Brexit: What Now for TTIP, CETA and UK Trade?

By Mark Dearn, senior trade campaigner at War on Want

In the space of two years, trade – via the secretly negotiated EU-US deal TTIP – has gone from esoteric policy interest, to the heart of the biggest social movement in Europe for a generation, to an often misunderstood feature of a vitriolic referendum campaign.

TTIP and its parallel EU-Canada deal CETA have caused outrage across Europe. TTIP in particular often grabbed headlines during EU referendum campaigning.

And in a post-Brexit UK soon to be shorn of trade deals including its World Trade Organisation country commitments, trade will be front and centre of new policy-making for the foreseeable future.

Many will now rejoice that for the UK TTIP is dead in the water. Indeed, Brexit may be the killer blow to the deal across Europe. But while the UK has escaped TTIP’s corporate clutches as an EU member state, if the deal does survive the big picture will be a little more complex.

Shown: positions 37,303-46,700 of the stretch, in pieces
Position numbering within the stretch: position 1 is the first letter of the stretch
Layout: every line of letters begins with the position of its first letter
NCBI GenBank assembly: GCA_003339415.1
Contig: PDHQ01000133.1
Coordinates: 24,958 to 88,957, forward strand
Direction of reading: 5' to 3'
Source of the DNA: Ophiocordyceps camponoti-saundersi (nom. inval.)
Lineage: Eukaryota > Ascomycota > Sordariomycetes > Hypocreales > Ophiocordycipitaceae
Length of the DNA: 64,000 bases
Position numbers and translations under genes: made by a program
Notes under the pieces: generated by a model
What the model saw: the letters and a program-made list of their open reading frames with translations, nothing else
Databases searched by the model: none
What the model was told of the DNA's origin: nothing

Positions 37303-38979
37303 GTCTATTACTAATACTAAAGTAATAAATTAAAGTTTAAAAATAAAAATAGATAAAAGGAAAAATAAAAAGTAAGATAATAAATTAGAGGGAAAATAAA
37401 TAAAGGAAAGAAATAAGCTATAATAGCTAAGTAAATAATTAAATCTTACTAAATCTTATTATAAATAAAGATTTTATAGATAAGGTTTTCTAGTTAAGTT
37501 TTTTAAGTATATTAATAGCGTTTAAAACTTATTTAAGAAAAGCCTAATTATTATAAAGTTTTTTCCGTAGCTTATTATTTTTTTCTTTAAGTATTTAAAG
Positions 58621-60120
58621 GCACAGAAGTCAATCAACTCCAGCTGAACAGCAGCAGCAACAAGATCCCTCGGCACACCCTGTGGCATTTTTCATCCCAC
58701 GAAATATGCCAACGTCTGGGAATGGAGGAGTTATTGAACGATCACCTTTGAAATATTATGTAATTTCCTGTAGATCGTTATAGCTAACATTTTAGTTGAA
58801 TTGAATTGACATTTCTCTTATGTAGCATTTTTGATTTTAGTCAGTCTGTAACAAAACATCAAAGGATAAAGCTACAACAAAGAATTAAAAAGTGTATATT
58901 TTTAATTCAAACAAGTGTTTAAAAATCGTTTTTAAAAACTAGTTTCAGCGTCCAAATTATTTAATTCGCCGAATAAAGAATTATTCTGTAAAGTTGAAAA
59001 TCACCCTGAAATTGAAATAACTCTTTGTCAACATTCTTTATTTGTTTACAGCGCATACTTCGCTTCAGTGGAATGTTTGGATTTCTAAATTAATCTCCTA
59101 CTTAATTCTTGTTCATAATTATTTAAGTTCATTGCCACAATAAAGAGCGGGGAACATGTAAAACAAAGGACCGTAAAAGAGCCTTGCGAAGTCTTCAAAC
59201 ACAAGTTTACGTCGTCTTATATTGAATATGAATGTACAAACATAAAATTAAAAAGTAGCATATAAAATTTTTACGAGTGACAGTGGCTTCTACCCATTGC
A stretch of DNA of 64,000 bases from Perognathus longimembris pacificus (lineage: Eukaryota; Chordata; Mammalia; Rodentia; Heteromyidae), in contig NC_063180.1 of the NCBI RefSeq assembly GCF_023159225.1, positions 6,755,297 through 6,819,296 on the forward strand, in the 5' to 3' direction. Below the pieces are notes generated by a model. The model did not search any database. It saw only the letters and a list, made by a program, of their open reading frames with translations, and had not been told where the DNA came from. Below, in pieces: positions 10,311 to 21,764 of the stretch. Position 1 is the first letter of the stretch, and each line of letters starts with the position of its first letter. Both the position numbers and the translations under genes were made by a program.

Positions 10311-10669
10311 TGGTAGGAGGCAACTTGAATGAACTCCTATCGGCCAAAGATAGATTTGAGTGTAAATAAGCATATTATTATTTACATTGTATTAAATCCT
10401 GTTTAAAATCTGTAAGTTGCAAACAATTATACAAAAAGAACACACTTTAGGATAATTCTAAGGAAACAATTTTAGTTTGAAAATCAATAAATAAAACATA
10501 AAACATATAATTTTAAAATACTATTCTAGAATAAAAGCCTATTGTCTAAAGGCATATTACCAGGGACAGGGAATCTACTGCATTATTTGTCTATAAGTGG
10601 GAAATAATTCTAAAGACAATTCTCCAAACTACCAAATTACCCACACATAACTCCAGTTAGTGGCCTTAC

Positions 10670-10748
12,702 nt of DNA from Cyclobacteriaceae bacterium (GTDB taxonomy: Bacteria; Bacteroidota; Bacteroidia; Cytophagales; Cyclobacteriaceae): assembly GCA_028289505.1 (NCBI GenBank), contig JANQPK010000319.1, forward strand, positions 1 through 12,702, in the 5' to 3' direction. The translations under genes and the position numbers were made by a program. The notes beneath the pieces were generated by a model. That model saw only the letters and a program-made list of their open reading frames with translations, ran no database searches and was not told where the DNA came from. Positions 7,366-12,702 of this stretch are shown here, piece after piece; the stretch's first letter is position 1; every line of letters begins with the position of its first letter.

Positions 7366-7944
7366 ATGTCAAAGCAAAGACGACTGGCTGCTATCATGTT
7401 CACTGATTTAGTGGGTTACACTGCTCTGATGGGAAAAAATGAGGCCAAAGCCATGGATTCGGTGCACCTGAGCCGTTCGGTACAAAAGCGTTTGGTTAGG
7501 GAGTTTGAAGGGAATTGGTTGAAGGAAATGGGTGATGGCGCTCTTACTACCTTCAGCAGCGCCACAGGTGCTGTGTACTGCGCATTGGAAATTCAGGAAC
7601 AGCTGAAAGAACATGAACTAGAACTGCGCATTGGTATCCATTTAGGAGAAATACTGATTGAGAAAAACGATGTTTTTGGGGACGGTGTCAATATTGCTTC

Key to understanding why TTIP may still have an impact on the UK is appreciating the extent to which the deal is intended to enable the EU and USA’s neoliberal agenda to be the template for world trade.

Defeated in previous attempts to secure a pro-business but anti-people and planet deal, the EU and USA simply decided to sidestep multilateralism to impose their will on the rest of the world.

As a secret meeting between the European Commission and Exxon Mobilrevealed, the Commission has been shamelessly colluding with the world’s biggest corporations to assure them that through TTIP they can force countries outside the deal (“third countries”) to accept its terms: the eradication of social, health and environmental protections, the locked-in privatisation of public services, and a private justice system so corporations can sue governments for any policies hitting their profits.

As the head of policy at the organisation which wrote the official report into TTIP told a House of Lords committee on TTIP: “They [third countries] obey those rules or they do not export [into Europe], just like Switzerland.” And now, the UK

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